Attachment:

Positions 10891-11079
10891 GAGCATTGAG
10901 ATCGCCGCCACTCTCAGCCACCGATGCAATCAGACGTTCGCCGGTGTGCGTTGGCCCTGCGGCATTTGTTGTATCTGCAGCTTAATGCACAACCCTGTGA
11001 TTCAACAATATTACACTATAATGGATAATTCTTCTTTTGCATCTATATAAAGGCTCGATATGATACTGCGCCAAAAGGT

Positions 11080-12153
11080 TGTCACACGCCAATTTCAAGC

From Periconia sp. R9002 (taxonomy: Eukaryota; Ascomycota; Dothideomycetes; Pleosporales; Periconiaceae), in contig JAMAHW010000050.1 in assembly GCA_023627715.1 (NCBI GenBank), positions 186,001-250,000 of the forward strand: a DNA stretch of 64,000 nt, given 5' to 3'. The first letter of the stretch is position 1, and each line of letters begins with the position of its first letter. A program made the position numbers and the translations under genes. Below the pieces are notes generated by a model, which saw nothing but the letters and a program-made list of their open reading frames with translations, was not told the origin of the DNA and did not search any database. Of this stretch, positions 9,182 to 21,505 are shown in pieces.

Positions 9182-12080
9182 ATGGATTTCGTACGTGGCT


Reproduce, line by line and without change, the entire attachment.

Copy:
Positions 10891-11079
10891 GAGCATTGAG
10901 ATCGCCGCCACTCTCAGCCACCGATGCAATCAGACGTTCGCCGGTGTGCGTTGGCCCTGCGGCATTTGTTGTATCTGCAGCTTAATGCACAACCCTGTGA
11001 TTCAACAATATTACACTATAATGGATAATTCTTCTTTTGCATCTATATAAAGGCTCGATATGATACTGCGCCAAAAGGT

Positions 11080-12153
11080 TGTCACACGCCAATTTCAAGC

From Periconia sp. R9002 (taxonomy: Eukaryota; Ascomycota; Dothideomycetes; Pleosporales; Periconiaceae), in contig JAMAHW010000050.1 in assembly GCA_023627715.1 (NCBI GenBank), positions 186,001-250,000 of the forward strand: a DNA stretch of 64,000 nt, given 5' to 3'. The first letter of the stretch is position 1, and each line of letters begins with the position of its first letter. A program made the position numbers and the translations under genes. Below the pieces are notes generated by a model, which saw nothing but the letters and a program-made list of their open reading frames with translations, was not told the origin of the DNA and did not search any database. Of this stretch, positions 9,182 to 21,505 are shown in pieces.

Positions 9182-12080
9182 ATGGATTTCGTACGTGGCT